I have been a yoga teacher for about 15 years and in the early days most of the attendees were women. Well I might as well say, all the attendees were women. I can't really remember any men attending in the earlt 2000's. Then around 2010 there were a few men attending with wives and girlfriends mainly from curiosity or compulsion!
It's all strangely surprising when you consider that yoga all started with men, for men despite it's notionally being open to all humans. Still for many years it has appealed to women with men often seeing it as the soft option to exercise. Of course those who practice yoga know it is neither of those things. When you've tried some of the core postures you soon realize its not a soft option. Further more it's not strictly an "exercise". It is physical but with a different agenda.
Yoga is really about calming the aggitations of the mind through the body. As we know it's difficult to separate the body from the mind. Humans are somapsychic animals and yoga practice gives us the opportunity via a diverse range of postural positioning to work deeply with our muscles and soft tissue to release knots and tension so allowing us to deal better with pains and discomfort and provide a physical environment that allows us also to be mentally comfortable.
Even if you wish to avoid all the mental, emotional stuff of yoga there are physical bye products such as greater flexibility, toning and strength and more joint stability. This is great for sports people and sportsmen. Ryan Giggs the great Man United player swore it transformed his game and allowed him to avoid injury more and play into his 40's. There are also many other celebrities now turning to yoga both sports and none sports.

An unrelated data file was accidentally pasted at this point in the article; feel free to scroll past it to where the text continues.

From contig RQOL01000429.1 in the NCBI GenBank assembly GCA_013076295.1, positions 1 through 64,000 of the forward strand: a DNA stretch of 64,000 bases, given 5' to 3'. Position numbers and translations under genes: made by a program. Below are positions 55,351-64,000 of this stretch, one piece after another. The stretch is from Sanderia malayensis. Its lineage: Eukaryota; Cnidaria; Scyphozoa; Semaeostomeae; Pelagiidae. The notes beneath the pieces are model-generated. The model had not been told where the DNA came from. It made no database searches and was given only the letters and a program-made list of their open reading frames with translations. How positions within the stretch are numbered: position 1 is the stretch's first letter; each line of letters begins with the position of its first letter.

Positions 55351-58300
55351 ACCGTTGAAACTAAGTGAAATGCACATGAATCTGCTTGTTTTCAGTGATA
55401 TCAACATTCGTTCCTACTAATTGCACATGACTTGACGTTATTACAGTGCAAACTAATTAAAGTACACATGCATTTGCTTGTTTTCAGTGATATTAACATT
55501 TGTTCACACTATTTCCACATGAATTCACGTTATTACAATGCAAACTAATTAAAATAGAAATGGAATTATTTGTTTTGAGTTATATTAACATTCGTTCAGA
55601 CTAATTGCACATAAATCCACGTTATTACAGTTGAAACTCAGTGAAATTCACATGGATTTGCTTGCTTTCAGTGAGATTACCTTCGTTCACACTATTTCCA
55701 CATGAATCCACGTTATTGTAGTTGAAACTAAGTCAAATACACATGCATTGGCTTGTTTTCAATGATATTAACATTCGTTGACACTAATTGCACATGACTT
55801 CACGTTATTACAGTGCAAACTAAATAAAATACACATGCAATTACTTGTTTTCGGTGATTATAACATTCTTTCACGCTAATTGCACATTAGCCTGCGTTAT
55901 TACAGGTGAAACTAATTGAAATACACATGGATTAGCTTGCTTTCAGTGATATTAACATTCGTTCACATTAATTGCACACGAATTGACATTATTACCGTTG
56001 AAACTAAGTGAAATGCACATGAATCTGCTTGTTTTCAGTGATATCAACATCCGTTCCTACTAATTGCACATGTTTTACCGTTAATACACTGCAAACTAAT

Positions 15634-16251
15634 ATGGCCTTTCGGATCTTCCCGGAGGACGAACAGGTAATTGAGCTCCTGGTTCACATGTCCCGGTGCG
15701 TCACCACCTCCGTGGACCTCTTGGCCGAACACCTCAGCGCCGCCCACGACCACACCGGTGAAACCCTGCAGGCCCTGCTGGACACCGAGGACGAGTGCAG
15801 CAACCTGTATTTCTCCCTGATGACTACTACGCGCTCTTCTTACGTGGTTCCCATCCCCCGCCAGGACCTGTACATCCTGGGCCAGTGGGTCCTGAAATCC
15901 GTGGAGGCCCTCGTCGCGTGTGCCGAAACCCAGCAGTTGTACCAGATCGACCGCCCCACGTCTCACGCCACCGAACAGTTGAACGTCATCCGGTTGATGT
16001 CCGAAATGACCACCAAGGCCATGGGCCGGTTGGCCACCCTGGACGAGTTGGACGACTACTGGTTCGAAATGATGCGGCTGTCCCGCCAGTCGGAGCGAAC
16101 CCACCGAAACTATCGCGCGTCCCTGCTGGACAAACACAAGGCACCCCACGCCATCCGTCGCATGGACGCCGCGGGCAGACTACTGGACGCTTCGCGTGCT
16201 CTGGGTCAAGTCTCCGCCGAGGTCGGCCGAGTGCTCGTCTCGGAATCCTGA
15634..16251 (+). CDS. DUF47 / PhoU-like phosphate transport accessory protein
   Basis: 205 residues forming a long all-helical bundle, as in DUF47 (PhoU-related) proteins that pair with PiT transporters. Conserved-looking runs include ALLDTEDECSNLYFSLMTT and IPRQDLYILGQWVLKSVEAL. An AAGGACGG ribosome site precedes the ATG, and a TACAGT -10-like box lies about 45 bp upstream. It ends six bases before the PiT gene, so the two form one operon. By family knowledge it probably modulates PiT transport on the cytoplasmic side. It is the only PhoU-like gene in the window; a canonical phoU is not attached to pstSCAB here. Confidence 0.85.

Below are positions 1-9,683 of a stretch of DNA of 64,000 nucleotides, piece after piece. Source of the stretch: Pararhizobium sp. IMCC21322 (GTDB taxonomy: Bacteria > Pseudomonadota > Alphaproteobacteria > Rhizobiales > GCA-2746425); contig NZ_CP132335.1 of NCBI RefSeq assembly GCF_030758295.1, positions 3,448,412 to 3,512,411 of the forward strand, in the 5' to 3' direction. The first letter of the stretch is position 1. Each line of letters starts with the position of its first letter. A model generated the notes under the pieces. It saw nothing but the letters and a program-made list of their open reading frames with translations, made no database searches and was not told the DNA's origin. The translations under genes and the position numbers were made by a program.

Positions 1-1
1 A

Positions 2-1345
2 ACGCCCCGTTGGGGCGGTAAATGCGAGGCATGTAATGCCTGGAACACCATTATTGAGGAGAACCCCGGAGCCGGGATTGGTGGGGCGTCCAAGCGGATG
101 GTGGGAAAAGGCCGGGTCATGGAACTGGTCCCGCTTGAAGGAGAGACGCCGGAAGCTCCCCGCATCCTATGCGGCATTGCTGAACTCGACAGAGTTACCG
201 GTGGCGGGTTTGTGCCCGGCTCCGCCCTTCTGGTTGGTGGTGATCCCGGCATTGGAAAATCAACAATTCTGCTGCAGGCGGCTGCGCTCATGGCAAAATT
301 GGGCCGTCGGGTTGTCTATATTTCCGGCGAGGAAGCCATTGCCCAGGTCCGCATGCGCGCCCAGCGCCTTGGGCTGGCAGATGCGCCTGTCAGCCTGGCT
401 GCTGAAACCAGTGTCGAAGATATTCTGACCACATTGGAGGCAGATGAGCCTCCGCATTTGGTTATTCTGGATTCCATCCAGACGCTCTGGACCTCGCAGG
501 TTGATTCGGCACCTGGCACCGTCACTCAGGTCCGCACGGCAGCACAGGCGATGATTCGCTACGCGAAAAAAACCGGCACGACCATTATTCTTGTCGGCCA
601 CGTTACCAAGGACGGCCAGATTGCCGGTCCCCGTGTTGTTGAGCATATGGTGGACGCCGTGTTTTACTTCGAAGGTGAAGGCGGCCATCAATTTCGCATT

I said about avoiding the mental stuff and you can decide to do that but in reality your body won't let you. Over time regular yoga practice incorporating correct brathing and relaxation will naturally begin to quieten you down and bring greater calmness enabling you to see tensions and callenges coming earlier so you can deal with them and recovering from stress and emotional attacks more quickly.
In the last few years I've seen an increase in male attendance at classes. Just yesterday the majority of my students were men. Some come for physical reasons such as a compliment to their sport or sports injury recovery. Others to relieve stress from a pressurized job. Still others who are at a crossroads in their life and are seeking to engage better with their inner self - yoga can be "spiritual" but at the very least it is always self enquiring. The increase in male interest in yoga is great because it begins to signal that yoga is a beneficial practice for everyone and can only bring more harmony into the lives of both women and men.
Barry Todd (Yog Teacher/Trainer)